The Secrets of Starting a Successful Boutique Hotel
The boutique Society Hotel, a Old Town/Chinatown landmark in the Mariners Building, is very old Portland, but in a very new way.
Its history is certainly part of what attracted the creative team who opened the hotel, a group who had never owned or operated a hotel before setting eyes on the old Mariners Building. Built in 1881 by the Portland Seamen’s Friend Society to be a safe harbor for sailors, what is now the Society Hotel is one of about 20 rare cast-iron-front buildings left in Portland. (New York is the only other U.S. city that boasts more cast-iron architecture).
Before becoming the Society Hotel, the building had been frozen in time—all of the upper floors untouched since 1945. Old stoves, chairs, dishes, clothes, roller skates, WWI newspapers—you name it—were found just as they’d been left.
That was, until Jessie Burke and her friends saw its potential as a modern boutique hotel.
Listed on Register of Historic Places, the building retains a balustrade staircase and late-1800’s door trims, transoms, and wainscoting. Original studs have been used to fabricate benches, and original doors transformed into wall panels at the hotel’s reception desk. The classic cast-iron storefront façade and historic brick and stucco exterior are also fully preserved.
Among its accommodations, the hotel features a hostel-like bunk room. Each bunk sports a few fancy amenities, like curtains, outlets, and reading lights. There are private rooms with shared baths, as well as private suites with full baths. The hotel’s rooftop deck offers a spectacular view of Portland and even Mt. Hood on clear days.
Perhaps that blend of old and new is why it’s become such a favorite with guests from across the globe, boasting a high occupancy rate since opening in late 2015.
The hotel is a collaboration among Burke, the co-owner of a local coffeeshop and bakery who has worked on urban renewal projects, her husband, Jonathan Cohen, a building contractor who owns a company that specializes in commercial and residential energy retrofits, and two friends. One is former extreme athlete Matt Siegel, whom Jess and Jonathan met in a birthing class (with Matt’s wife, of course), and the other is Gabe Genauer, a colleague of Jonathan’s in the construction field.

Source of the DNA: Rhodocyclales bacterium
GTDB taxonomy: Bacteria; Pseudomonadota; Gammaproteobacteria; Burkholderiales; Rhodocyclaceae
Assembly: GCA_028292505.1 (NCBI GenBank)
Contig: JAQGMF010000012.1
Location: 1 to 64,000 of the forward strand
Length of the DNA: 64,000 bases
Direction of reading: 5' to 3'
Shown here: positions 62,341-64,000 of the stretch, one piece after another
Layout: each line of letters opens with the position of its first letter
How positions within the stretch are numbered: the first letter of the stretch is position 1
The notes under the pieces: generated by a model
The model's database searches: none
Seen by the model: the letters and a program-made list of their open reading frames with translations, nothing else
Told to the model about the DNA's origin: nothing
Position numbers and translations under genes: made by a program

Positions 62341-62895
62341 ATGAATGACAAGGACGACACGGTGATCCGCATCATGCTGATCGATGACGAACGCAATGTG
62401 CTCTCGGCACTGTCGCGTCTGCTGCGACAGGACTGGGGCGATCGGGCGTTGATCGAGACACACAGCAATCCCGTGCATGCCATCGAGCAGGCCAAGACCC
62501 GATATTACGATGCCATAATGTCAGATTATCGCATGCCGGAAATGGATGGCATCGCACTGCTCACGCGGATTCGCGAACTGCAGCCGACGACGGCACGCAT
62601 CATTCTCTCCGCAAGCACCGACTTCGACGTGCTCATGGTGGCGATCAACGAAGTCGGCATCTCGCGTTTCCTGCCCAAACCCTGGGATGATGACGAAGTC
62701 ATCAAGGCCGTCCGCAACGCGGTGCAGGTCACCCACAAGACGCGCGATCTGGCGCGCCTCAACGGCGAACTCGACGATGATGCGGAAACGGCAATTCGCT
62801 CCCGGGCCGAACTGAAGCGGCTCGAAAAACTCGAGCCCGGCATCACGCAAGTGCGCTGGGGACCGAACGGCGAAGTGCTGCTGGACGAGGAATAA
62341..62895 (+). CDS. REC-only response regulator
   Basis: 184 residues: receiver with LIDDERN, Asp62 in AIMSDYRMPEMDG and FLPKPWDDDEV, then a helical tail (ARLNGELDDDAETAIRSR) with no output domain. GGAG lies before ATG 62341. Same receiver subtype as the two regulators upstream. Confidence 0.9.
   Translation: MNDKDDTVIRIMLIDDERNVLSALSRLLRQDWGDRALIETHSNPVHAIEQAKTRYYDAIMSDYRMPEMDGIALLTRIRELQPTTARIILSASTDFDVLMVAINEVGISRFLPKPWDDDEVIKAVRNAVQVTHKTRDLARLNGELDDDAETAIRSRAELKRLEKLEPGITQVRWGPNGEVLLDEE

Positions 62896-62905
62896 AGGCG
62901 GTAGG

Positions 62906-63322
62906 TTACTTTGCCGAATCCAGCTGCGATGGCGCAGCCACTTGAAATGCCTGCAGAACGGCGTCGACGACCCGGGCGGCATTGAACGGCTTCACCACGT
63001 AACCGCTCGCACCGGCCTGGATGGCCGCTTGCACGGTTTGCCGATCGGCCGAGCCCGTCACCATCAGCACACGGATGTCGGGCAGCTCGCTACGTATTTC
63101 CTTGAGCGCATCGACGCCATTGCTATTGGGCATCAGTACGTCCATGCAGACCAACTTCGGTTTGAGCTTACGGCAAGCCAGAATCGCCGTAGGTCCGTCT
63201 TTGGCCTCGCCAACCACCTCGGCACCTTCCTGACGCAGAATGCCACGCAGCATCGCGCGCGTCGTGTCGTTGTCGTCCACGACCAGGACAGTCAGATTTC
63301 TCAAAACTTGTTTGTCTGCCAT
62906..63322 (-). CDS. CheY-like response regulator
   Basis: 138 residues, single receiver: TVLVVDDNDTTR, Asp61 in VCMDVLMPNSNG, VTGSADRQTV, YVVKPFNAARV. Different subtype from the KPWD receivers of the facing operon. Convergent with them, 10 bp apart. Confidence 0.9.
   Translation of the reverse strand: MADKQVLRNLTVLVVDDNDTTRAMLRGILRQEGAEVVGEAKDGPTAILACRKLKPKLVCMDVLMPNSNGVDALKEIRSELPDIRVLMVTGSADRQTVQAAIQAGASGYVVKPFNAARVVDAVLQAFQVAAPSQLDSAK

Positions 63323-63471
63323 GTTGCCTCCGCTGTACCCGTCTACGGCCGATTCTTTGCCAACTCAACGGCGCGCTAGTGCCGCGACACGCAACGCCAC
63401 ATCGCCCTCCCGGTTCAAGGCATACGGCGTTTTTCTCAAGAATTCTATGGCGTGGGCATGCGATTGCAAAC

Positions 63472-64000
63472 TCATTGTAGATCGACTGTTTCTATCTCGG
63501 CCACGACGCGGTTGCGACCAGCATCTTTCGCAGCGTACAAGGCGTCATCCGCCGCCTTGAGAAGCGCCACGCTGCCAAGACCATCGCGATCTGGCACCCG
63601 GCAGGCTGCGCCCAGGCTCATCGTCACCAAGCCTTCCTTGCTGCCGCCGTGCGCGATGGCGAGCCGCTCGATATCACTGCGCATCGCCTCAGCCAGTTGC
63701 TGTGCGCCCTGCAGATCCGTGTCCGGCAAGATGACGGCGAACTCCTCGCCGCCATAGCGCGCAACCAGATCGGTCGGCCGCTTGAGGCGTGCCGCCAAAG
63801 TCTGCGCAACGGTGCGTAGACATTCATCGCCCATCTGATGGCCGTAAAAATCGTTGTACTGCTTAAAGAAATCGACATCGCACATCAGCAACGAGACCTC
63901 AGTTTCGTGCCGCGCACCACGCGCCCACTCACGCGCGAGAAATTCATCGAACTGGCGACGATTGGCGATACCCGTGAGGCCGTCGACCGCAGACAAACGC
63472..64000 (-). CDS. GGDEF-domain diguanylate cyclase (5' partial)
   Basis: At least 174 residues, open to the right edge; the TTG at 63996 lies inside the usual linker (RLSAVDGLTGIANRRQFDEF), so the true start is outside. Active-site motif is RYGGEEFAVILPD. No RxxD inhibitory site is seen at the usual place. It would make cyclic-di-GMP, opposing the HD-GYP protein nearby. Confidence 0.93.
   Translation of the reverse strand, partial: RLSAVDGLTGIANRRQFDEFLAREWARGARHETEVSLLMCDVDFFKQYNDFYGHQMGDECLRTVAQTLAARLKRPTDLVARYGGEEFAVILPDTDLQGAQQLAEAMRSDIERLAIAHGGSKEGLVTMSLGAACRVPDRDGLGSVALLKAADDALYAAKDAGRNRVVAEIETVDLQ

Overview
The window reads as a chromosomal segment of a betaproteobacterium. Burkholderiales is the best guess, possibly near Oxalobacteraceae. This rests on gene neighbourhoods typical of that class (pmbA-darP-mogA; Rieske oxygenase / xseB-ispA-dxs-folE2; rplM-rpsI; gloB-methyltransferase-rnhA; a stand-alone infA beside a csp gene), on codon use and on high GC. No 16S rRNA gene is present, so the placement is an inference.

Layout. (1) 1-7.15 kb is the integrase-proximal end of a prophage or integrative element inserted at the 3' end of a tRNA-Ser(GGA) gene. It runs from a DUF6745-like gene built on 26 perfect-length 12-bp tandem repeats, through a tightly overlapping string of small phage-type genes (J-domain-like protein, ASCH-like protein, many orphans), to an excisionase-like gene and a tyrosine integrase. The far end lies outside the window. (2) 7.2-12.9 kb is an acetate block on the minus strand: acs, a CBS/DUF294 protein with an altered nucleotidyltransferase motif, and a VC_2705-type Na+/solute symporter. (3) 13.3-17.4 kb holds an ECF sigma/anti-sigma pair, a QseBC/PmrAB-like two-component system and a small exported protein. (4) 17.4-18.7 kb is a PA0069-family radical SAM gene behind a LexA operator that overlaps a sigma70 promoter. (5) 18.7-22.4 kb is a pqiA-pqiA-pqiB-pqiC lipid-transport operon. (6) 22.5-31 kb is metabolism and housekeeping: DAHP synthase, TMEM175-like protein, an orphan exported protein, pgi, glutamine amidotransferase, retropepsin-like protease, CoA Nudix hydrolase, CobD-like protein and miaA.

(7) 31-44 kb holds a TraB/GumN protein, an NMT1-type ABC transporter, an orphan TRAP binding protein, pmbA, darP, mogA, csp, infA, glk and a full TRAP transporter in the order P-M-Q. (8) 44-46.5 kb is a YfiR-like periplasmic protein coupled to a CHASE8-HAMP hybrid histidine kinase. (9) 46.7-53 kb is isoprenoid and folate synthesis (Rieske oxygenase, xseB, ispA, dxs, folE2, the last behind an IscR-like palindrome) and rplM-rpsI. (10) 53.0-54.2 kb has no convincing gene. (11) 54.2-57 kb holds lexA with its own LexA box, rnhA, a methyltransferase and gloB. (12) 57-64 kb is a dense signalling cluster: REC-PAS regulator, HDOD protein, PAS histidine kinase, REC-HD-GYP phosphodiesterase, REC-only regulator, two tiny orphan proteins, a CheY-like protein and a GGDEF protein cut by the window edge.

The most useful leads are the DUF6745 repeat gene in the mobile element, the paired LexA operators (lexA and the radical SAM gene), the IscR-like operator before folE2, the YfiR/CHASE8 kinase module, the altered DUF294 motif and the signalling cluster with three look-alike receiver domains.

Burke’s upbringing didn’t suggest that she would one day become co-owner of a super-hip boutique hotel that’s been featured in the pages of The New York Times travel section.
Or, on second thought, maybe it does. After all, she is trained in an elegant combat sport.
When she was 12, Burke left home in Washington, D.C., to train as an Olympic fencer. For Jessie, who was focused on the style of fencing called épée, it was an intensely disciplined environment, with exceptionally high expectations. Overachievement was the norm for her and most of her peers.
Burke believes that hardcore training, and the discipline required to always be learning, practicing, and perfecting her skills day after day, was perfect training for running a business today.
“The learning curve is steep in business,” says Burke. “You hone those skills day after day, always perfecting or trying to improve on the day before. The hustle to get through every day, to get customers in the door, to keep any money in the bank, reminds me a lot of being a scrappy kid representing the United States and traveling all over the world with almost no money ever, but always trying to do something amazing.”
Finding their niche in the boutique hotel business
And amazing is exactly what the Society Hotel is, even after the building had been abandoned for so long.
“Matt suggested the concept of a low-cost, high-style boutique hotel in downtown Portland; we saw the demand and decided to start looking around.”
Burke and her group were drawn to Old Town/Chinatown’s central location and diamond-in-the-rough condition. Back in 2013, it “seemed like the last part of downtown that hadn’t been touched by the big developers yet,” said Burke. Which also meant that the group was able to afford something in the district.